Travel briefs


Oh, no. You lost your hotel room key.

That might not be a problem in the future.

Starwood Hotels & Resorts, the hotel giant whose brands include Sheraton, Westin, W and Aloft, is testing new technology that enables guests to check in and open their rooms with a smartphone.

If all goes well, some hotel guests won’t have to speak to any front desk workers.

Starwood is testing the technology in the next few months at the Aloft Harlem in New York and the Aloft Cupertino west of San Jose. It plans to expand the technology to its W hotels next.

Other hotel companies, such as Marriott International, already allow guests to use smartphones to book rooms and check in but still require a worker at the front desk to hand guests a key.

But the trend toward mobile check-in is on the decline, said Bruce Baltin, a senior vice president for PKF Consulting, because for many things, guests still want to talk to someone face to face.

“The industry has a history of trying to make technology more sophisticated than they need it to be,” he said.

If you fly on a low-cost airline, you may complain less about the service because your expectations for low-cost airlines are lower.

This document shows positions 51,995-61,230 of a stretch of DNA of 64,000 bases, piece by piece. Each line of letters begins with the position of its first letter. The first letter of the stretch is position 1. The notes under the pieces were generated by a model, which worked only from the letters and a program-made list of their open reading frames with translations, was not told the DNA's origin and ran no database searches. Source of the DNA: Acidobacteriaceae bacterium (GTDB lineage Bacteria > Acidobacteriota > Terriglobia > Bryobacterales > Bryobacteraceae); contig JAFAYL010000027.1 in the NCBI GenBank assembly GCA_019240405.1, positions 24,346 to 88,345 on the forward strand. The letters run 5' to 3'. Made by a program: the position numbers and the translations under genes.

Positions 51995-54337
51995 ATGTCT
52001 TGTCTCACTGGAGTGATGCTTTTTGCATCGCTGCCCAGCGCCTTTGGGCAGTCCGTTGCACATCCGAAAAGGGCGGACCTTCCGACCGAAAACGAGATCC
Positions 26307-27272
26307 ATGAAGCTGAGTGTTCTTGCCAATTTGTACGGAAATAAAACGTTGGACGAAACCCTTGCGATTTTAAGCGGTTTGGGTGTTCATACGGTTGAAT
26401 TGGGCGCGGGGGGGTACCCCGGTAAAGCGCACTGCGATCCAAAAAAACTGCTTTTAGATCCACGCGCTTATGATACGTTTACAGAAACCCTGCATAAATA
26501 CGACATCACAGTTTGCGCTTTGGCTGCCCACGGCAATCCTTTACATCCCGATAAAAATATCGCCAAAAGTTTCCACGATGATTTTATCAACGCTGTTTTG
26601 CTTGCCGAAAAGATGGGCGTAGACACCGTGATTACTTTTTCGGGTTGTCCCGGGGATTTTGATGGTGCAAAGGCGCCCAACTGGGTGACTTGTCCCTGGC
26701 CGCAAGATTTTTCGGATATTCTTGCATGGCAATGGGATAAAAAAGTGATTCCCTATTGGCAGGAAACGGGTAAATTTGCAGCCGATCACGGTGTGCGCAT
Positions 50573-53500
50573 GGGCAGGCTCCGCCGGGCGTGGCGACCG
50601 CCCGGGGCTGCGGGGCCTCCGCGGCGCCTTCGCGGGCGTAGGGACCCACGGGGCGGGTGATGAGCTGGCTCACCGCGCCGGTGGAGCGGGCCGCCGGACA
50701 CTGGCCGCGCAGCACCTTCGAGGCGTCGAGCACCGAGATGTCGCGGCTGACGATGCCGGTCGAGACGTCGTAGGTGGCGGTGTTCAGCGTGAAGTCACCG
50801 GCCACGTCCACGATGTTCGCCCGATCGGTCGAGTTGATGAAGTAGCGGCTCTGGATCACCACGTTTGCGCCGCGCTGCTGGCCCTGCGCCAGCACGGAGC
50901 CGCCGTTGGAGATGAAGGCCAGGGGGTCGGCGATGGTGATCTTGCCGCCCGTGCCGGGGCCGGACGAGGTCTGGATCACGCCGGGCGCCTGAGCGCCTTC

That is the conclusion of a new study by an MIT graduate student published in the Journal of Air Transport Management.

The study looked at complaints filed with the U.S. Department of Transportation about service on major network carriers such as Delta and United as well as low-cost carriers like Southwest and JetBlue.

It found that even when airline service levels for such categories as delays, baggage handling and overbooking were similar among airlines, low-cost carriers had a significantly lower rate of complaints.

The author, Michael Wittman, said one reason passengers on low-cost airlines don’t complain as often may be that they paid less and have lower expectations.

More study is needed, he said, to find out whether fliers on low-cost airlines continue to choose the lowest airfare regardless of service quality.

• TAM Airlines has launched twice-a-week nonstop service between Miami and Belem, Brazil. The route between Miami and the capital of the Brazilian state of Para operates on Wednesdays and Sundays.

• InselAir Aruba has announced it will begin service between Miami and Oranjestad on April 11 with four weekly roundtrips on Mondays, Thursdays, Fridays and Sundays.

• Boliviana de Aviación (BoA), Bolivia’s national flag carrier, will commence scheduled passenger service between Miami and Santa Cruz on May 24. The service to Bolivia’s most populous city will operate four times weekly. Initially, the service will include a stop in Panama.

Miami Herald

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Miami Herald

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